Too many ‘corporate’ conversations rely solely on the head and the numbers. We talk about mind share and convincing and countering objections. Just winning the intellectual argument often results in failure, “I agree with your numbers but I’m just not feeling it.” But find a way to win the heart and the head follows easily.

What near term opportunity do you have to use a story approach to communicating a corporate message? What’s holding you back from trying?

You can leave a comment by clicking here.


Curtis is a speaker, coach, and grandiose pontificator who regularly consults with large organizations on topics ranging from customer experience to the Internet of Things. He has a passion for helping people create wow moments for their audiences and customers. When he is not coaching someone in communications or marketing he can often be found preparing for his next half marathon, something he finds terribly perplexing.

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The Power of Story [Part 1]

DeathtoStock_Neighbors2 SmallAuthor Curtis O. Fletcher

 As a consultant my job often consists of helping organizations implement better processes, systems, or strategies. This typically requires the development of factual evidence, business cases, and rational, logical arguments. While the facts and data are important many times they fail to move the customer to action. I believe that this gap between facts and action is best filled with story.

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3 Secrets to Arresting “Annoying Fillers” in your Presentation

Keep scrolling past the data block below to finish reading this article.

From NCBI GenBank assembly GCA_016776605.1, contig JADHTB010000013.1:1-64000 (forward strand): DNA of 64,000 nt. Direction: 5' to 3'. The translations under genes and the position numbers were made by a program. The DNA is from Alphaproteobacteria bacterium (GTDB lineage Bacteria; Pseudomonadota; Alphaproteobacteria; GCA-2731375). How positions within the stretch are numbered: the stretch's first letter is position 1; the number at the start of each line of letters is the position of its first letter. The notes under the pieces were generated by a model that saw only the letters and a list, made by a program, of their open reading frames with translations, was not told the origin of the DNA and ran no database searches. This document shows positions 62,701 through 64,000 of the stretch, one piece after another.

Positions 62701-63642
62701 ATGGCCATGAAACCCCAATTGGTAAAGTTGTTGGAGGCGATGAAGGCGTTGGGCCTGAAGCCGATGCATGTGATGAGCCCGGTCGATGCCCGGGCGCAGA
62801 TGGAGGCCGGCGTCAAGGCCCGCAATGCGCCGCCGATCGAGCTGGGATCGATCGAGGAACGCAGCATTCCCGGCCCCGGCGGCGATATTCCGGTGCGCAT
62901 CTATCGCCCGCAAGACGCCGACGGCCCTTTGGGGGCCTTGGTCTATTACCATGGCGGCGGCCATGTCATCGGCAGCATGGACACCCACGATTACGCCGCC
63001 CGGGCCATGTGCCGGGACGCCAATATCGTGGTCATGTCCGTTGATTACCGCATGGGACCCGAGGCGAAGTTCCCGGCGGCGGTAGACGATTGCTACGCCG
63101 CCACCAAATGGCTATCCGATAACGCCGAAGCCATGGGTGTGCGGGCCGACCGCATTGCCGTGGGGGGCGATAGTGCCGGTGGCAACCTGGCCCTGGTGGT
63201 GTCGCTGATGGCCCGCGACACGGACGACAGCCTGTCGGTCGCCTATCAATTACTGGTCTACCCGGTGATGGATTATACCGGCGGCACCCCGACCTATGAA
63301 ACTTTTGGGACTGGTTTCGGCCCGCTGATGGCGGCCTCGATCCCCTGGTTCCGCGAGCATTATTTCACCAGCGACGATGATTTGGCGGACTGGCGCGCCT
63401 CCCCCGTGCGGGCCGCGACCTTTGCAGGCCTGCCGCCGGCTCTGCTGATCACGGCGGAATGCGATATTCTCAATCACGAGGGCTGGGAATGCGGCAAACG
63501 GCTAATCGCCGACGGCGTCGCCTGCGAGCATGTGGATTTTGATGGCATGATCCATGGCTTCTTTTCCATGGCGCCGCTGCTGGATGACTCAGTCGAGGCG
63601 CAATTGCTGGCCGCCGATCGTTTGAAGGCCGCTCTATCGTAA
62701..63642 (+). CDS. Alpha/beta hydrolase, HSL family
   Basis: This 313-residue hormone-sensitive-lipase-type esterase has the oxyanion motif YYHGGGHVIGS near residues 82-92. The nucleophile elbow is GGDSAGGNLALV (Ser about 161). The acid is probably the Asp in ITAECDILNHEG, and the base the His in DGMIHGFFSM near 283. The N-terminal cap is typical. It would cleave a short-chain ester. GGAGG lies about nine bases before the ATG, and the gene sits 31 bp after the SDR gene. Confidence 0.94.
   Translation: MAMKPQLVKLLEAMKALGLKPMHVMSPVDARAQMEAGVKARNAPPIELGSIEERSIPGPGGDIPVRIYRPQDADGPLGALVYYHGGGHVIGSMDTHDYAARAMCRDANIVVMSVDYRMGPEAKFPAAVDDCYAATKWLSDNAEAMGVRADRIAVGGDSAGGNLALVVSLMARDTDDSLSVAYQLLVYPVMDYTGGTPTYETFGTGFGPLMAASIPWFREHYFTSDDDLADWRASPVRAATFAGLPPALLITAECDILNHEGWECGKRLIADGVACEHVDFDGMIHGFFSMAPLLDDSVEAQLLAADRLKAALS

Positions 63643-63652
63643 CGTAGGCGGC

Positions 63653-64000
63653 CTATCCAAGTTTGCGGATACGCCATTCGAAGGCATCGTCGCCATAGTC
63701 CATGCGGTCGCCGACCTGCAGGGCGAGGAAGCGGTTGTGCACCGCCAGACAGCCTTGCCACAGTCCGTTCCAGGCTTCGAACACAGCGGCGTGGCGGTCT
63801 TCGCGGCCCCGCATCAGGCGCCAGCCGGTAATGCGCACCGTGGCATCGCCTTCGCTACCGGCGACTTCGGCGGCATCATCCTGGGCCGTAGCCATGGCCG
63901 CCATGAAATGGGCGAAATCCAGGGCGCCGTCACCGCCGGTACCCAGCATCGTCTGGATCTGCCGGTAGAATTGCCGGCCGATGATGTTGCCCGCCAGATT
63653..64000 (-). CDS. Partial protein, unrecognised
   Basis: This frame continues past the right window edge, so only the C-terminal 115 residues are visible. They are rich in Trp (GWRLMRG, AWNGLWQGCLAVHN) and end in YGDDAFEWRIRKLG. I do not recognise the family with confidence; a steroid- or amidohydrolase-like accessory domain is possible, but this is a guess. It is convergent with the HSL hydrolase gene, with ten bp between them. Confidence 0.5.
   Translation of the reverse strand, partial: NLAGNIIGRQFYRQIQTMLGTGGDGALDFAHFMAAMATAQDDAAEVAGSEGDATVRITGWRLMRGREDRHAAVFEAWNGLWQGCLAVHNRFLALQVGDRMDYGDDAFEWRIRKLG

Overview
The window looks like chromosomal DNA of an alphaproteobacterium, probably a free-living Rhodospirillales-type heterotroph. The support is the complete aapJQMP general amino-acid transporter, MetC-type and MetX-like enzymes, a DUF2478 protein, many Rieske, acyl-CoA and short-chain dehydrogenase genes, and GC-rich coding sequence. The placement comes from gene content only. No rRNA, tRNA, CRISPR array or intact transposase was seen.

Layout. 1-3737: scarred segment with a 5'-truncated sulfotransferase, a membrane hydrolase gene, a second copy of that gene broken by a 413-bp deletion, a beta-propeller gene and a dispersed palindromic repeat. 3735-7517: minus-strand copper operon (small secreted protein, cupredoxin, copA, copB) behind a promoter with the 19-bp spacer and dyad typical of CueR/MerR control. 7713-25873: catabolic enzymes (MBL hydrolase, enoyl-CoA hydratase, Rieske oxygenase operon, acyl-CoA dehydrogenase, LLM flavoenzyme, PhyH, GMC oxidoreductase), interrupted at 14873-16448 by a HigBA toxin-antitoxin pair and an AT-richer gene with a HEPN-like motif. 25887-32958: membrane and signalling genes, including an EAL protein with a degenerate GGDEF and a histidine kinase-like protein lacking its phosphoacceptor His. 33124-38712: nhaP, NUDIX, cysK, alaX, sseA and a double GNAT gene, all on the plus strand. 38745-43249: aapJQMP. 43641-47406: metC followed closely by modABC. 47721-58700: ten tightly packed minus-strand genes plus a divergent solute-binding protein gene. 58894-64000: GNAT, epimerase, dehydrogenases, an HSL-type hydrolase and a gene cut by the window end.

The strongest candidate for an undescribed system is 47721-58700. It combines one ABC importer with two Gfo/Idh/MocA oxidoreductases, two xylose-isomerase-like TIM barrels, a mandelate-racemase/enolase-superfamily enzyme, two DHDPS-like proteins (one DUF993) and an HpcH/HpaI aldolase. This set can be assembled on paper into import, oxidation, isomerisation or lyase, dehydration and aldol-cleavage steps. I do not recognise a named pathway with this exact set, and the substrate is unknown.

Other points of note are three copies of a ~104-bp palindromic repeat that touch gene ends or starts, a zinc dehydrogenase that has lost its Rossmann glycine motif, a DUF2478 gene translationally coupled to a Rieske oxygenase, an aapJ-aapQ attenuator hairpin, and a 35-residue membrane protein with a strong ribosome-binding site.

Author Sarah Beckman

Um. You Know. Like. And. So. Ah. Er. Uh.iStock_000024711637_Medium

These common “fillers” litter countless presentations today – cluttering messages with annoying, distracting and useless words that drain meaning and value as they flow. Spoken so easily – and often unwittingly – they’ve been granted far more power than they deserve.

You’ve likely heard them thousands of times (maybe in one single presentation!) We use fillers when we’re thinking, when we’re nervous, when we’re unsure what part comes next. I’m a professional speaker. I also coach speakers, business people, pastors and students in the art of clear, focused, powerful communication. And try as I might, if I’m not careful, they can still ensnare me.

However, it is possible to arrest these annoying fillers and lock them out of our presentations forever when we learn these secrets.

Secret #1: Play Back

There is no tool more powerful than creating and then listening to a recording of your speaking. Plain audio is sufficient if your goal is to put a stop to your habitual fillers, but if you can get video you will learn a host of other things along the way that will also prove helpful (and you probably didn’t know you were doing.) I use a smartphone app called iPadio to record whenever I’m able. I then upload my messages directly to my social media and website to share with my followers. There’s also voice memo, and several other awesome apps with recording technology available on just about every smartphone these days.

I recently presented a message at my monthly lunch hour. I didn’t have as much time as I wanted to prepare my message, so I was very focused on content that day, rather than on avoiding the use of fillers.

Whoa. Huge mistake.

When I uploaded the message, and actually listened to it myself, I was in shock. I was like a virtual poster child for the words UM, AND SO. I wanted to crawl into a hole.

Suffice it to say, playing my message back was the only way I would have caught that, and it’s the very best way to be sure you work on not using fillers in the future.